I could manually adjust contrast, sharpness, saturation, and hue/tint in custom settings. However, if I did customise these settings, it would override any preset viewing mode already chosen. I was glad to see the options, but the presets will be enough for most.

Sky Glass TV picture settings
©Jack Barrell - Yours

The Sky Glass shines most with its sound capabilities, and it was nice to see some customisability in the settings here. There’s a bass boost for extra oomph, and you can enhance speech quality or adjust your audio output. Admittedly, there are fewer customisable settings for audio, but I didn’t miss them as Sky has gotten the sound on this TV spot on.

The visuals

Avatar: The Way of Water on SKy Glass
©Jack Barrell - Yours

The Sky Glass TV looks like it will be high-performing, and it is. The 65-inch screen is huge, and the QLED panel sits above the built-in TV soundbar and fills out to the corners, leaving barely two centimetres of screen border. This is a capable QLED display. It may not deliver as sharp a picture as you might expect from the best QLED TVs or modern UHD 4K displays, but it can still put on a good show.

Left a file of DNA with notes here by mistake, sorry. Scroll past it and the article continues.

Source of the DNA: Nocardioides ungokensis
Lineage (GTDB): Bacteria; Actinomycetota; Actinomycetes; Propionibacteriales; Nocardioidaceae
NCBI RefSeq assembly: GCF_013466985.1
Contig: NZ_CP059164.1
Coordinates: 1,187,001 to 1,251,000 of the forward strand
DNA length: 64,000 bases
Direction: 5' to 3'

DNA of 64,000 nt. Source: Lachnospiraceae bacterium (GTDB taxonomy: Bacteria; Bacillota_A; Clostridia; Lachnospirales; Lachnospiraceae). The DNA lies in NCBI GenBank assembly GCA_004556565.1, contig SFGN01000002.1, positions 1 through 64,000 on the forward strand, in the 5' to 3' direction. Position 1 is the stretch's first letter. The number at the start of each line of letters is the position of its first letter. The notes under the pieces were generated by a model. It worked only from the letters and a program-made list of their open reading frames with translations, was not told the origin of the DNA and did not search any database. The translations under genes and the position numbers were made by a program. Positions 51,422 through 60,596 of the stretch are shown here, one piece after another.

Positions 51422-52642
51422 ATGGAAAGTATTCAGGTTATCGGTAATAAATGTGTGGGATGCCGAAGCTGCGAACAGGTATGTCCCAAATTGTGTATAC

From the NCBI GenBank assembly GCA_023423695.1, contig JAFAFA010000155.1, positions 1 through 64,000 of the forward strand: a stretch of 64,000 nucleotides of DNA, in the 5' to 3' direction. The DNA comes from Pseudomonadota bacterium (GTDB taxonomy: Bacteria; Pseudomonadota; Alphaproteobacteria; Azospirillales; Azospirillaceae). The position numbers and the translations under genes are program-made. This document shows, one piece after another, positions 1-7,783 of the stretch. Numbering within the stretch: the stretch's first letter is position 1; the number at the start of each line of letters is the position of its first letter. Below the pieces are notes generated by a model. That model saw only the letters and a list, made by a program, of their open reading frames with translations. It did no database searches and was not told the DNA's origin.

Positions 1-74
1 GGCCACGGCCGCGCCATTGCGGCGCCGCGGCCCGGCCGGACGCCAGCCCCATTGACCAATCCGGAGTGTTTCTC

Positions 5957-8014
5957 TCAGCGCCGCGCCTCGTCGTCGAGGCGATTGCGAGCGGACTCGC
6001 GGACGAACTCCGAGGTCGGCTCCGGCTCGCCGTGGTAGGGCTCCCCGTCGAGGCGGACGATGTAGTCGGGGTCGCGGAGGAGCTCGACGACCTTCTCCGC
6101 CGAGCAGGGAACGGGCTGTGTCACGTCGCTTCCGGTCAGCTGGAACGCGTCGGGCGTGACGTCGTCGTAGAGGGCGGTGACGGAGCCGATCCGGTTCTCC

I tested the Sky Glass by watching various films, from Blockbuster spectacles to grounded dramas. First, I booted up Avatar: The Way of Water on Disney+. I imagined this to be the best way to showcase Sky Glass's capabilities, with a picture full of dynamic colour ranges and immense sound design.

Avatar: The Way of Water on Sky Glass
©Jack Barrell - Yours

Discovering that the QLED screen excelled in vibrant colour delivery didn't take much time. The picture quality is one of the many aspects of this high-end TV that feels cinematic. While Sky Glass offers everything great about a visual cinematic experience, it has drawbacks. The display really reminded me of when you go to the movie theatre, and you’re looking up at that big cinema screen. The lights and the bright colours are fabulous, but during scenes with very little light, you get that textbook grainy look as if whatever you’re watching is projected from a reel.